The majority's analysis leads me to emphasize that, because I find that the language of the statute is not "inescapably ambiguous," I do not feel it is necessary to examine the legislative history of § 109(b). See Garcia, 469 U.S. at 76 n. 3, 105 S.Ct. 479. In 2005, the Supreme Court reflected upon its statutory interpretation jurisprudence, declaring, "[a]s we have repeatedly held, the authoritative statement is the statutory text, not the legislative history or any other extrinsic material." Exxon Mobil Corp. v. Allapattah Servs. 545 U.S. 546, 125 S.Ct. 2611, 2626, 162 L.Ed.2d 502 (2005). The Court went on to cite "two serious criticisms" to which "legislative history in particular is vulnerable":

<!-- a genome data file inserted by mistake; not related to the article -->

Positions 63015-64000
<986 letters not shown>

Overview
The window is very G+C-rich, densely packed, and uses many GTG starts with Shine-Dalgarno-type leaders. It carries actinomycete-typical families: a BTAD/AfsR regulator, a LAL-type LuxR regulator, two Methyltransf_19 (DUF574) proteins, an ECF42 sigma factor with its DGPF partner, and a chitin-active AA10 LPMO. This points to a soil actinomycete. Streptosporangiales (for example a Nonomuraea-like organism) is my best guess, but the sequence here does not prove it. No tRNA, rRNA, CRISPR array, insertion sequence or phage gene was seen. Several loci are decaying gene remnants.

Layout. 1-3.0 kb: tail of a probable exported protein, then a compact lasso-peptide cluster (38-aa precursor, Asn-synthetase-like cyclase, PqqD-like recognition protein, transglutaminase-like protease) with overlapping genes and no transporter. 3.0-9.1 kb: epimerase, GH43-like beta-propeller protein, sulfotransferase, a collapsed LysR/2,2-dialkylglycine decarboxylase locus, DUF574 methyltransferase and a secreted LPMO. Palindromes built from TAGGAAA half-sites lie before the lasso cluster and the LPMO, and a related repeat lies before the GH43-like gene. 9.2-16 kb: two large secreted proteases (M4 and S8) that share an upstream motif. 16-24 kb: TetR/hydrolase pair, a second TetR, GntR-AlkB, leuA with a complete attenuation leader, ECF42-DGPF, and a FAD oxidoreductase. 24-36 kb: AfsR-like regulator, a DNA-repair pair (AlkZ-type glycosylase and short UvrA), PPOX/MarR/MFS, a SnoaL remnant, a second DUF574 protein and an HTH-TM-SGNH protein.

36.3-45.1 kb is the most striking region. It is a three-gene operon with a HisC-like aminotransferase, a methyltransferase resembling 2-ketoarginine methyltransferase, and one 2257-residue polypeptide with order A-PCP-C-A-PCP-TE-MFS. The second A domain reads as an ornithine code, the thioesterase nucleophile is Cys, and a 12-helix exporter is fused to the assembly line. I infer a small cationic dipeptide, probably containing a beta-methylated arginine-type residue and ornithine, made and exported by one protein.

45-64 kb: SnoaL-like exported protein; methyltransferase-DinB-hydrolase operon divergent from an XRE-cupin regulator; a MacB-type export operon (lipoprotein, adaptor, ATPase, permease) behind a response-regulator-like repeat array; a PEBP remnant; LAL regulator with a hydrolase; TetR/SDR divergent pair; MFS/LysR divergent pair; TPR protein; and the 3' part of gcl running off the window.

First, legislative history is itself often murky, ambiguous, and contradictory. Judicial investigation of legislative history has a tendency to become, to borrow Judge Leventhal's memorable phrase, an exercise in "`looking over a crowd and picking out your friends.'" Second, judicial reliance on legislative materials . . . may give unrepresentative committee members—or, worse yet, unelected staffers and lobbyists—both the power and the incentive to attempt strategic manipulations of legislative history to secure results they were unable to achieve through the statutory text.
Id. (citations omitted). Such dangers counsel against imputing the sentiments expressed in extrinsic materials as well as the original impetus for the passage of the statute to the meaning of its enacted form. Because I feel § 109(b) does not necessitate resort to legislative history to determine the section's effect on petitioner's copyright claim, and public policy generally counsels against this interpretive method, I would have this court deny the 12(b)(6) motion as it pertains to the copyright violation based upon a plain-language reading of § 109(b).